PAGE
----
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WAYNE’S WORLD


You’d actually believe they were giving their own money away, a case of ‘you got that so you don’t get this’.


So what exactly are those local authorities that are giving their taxi and private hire drivers either nothing or paltry amounts saying about their licensees, are they saying that they don’t value them as much as other local authorities do? They’re worth less?


those that are directly responsible for licensing us should be a ‘mana from heaven’, shouldn’t it?


Fair enough, just because I barely trust them with emptying my bins doesn’t mean they’ll screw up on this does it? Local authorities being ‘on the ground’ and very local to us with a massive bag of cash they would surely consider the licensees they license wouldn’t they?


Before you start throwing the rotting fish from our ports at your licensing department (if you can find them), this isn’t something concerning our beloved licensing departments, it’s a different department.


The answer to the above lays on PHTM’s facebook page (they can thank me for the plug later). Let’s just say some local authorities are better than others, and some appear to be tighter than a duck’s backside.


Carlisle has a scheme (as do some others) called the Additional Restrictions Grant (ARG) to which taxi and private hire both qualify, payments have so far been made for November 2020 and January/February 2021.


The relatively simple question when applying for the grant in Carlisle was basically: “How has your business been affected by the pandemic”, the obvious answer being: “There’s a global pandemic, people have been told to stay indoors, they aren’t using taxis because you’ve closed the shops and pubs and told them to avoid travel”. Obvious really eh?


Other local authorities have been equally as considerate, if not a little slower in responding, setting up schemes where taxi and private hire both qualify.


Some have been truly awful; some have refused to consider grants to taxi drivers on the basis that they don’t qualify as they don’t pay business rates. Another has refused on the basis that taxi drivers have been able to claim on the SEISS. I even heard one justify a particularly low payment (the sum of £50) on the same basis; the SEISS scheme. It didn’t seem- ingly occur to this particular council that the SEISS scheme was for those essential things, like food.


FEBRUARY 2021


Wirral Council has a webpage dedicated to what they call a Covid-19 Local Restrictions Support Grant - when you log onto it you are asked the first yes or no question which goes thus: “Has your business been required to close due to national and/or local restrictions?”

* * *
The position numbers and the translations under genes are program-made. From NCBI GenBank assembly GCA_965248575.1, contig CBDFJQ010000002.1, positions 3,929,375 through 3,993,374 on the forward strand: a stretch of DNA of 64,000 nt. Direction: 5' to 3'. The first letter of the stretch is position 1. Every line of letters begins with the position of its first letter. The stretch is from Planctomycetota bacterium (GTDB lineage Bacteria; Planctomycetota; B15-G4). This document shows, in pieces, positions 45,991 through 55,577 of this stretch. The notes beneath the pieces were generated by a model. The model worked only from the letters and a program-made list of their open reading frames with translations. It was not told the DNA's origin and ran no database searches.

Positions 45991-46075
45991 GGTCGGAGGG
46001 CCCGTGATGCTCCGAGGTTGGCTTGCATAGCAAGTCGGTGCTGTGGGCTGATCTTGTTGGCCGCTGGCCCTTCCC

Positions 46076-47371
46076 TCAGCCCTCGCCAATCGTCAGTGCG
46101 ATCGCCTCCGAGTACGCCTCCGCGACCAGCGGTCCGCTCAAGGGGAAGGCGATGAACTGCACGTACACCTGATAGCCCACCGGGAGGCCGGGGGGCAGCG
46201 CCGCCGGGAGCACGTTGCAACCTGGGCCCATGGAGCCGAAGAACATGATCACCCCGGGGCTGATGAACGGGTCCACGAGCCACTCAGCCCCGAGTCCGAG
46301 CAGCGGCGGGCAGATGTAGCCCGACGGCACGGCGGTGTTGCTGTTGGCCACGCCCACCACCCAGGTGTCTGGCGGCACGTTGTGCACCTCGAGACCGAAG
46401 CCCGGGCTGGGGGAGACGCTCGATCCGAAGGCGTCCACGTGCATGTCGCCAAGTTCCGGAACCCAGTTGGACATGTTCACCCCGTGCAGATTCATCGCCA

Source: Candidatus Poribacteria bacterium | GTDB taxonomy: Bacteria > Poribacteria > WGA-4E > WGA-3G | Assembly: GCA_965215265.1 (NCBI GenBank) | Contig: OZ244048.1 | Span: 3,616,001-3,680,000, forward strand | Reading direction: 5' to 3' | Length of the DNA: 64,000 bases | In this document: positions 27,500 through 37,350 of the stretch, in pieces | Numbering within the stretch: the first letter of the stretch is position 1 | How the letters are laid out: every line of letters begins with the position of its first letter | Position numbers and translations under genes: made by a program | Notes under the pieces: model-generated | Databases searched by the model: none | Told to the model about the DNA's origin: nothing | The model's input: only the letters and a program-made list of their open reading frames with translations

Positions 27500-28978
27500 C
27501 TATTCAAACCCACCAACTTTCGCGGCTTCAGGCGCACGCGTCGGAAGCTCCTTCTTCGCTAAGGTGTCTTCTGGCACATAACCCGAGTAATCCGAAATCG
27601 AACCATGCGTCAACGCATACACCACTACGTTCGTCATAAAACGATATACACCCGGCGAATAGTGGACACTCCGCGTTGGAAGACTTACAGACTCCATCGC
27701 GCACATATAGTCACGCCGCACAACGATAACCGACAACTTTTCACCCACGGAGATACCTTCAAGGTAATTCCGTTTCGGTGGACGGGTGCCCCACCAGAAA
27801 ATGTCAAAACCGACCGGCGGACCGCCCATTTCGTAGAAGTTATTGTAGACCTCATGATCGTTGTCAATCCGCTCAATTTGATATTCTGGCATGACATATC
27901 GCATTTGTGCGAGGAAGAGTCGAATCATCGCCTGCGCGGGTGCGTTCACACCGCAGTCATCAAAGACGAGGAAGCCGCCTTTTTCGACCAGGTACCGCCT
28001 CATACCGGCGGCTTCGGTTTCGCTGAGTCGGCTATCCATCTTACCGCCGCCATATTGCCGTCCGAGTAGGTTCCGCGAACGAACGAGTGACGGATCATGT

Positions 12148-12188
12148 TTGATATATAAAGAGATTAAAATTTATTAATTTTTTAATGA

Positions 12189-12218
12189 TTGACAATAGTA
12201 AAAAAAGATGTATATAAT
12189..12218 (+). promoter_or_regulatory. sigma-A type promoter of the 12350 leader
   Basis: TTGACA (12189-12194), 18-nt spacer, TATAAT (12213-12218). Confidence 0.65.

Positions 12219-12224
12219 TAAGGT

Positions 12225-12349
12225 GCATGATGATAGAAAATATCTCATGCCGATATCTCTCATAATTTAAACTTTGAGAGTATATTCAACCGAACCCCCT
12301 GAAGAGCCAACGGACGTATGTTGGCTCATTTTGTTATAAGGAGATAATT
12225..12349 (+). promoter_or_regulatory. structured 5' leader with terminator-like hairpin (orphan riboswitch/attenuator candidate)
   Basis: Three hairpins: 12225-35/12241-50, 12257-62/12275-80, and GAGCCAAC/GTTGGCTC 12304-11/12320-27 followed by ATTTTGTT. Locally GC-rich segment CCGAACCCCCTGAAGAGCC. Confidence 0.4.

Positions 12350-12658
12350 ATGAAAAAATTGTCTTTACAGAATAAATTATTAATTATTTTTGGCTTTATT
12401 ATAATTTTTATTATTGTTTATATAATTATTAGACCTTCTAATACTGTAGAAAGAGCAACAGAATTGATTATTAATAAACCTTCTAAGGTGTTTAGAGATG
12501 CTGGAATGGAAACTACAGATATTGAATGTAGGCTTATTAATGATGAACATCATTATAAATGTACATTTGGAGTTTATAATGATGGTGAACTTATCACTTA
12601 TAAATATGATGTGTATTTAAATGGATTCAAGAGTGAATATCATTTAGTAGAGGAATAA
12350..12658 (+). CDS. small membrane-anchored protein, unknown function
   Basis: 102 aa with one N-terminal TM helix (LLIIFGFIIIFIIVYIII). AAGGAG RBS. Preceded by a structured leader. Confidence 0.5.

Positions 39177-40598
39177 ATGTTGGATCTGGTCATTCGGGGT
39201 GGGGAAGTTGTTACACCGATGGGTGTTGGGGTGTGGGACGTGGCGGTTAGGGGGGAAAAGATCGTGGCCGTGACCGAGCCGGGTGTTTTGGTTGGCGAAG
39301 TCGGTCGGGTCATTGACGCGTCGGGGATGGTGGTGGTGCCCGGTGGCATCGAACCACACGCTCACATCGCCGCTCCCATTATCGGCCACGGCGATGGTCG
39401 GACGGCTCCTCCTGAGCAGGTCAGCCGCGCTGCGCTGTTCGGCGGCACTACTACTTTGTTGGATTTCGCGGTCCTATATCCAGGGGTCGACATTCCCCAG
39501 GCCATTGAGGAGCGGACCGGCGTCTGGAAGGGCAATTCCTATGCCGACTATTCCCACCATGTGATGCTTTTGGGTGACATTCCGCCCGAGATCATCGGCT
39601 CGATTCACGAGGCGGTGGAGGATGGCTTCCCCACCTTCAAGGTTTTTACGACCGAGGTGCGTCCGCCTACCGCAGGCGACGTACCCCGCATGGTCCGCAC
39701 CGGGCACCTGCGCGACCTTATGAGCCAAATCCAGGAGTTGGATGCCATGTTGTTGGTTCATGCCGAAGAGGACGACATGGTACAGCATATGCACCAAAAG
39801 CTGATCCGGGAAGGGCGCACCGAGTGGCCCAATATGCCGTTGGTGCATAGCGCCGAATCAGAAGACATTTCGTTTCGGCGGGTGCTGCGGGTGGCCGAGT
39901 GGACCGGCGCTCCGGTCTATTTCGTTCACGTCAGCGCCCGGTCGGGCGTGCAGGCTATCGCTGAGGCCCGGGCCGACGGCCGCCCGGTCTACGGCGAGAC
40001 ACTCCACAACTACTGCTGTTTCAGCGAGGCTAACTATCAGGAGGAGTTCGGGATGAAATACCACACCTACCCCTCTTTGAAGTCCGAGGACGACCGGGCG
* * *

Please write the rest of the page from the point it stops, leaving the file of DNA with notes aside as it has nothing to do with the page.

The honest answer is “no”, at which point you are told: “Unfortunately your business doesn’t qualify for this scheme”.


In fact Wirral council hasn’t seemingly paid a single penny towards their licensed drivers, the few pounds for which drivers did qualify was granted via the Liverpool city region.


The BBC reported back in August: millions for small business “sitting in local authority bank accounts”, actually citing Wirral council as holding £14.7 million unspent at the end of July 2020, the taxi trade did not qualify for this money as it doesn’t pay business rates.


Don’t think I’m just picking on Wirral here, from what I’ve seen just about every local authority across Merseyside and indeed Greater Manchester has been exactly the same.


I refer back to the 101 deaths per 100,000 taxi drivers because of Covid; I refer to local authorities receiving government money and not considering taxi and private hire drivers worthy of grants (or granting a paltry amount). At the end of this pandemic it will be interesting to see the death statistics for licensed drivers across each local authority area; I’d wager those areas where cab drivers have been given little other option but to work have a higher pro rata death rate than those areas where drivers can work fewer hours.


It’s interesting to note that since PHTM began to compile a list of local authorities that previously considered taxi and private hire drivers ineligible for grants, a few seem to have changed their minds.


Until next month (if they’ll have me back), stay safe.


By Wayne Casey Admin Officer, NTA


The views expressed in this column may not be those of the NTA, NPHTA or PHTM


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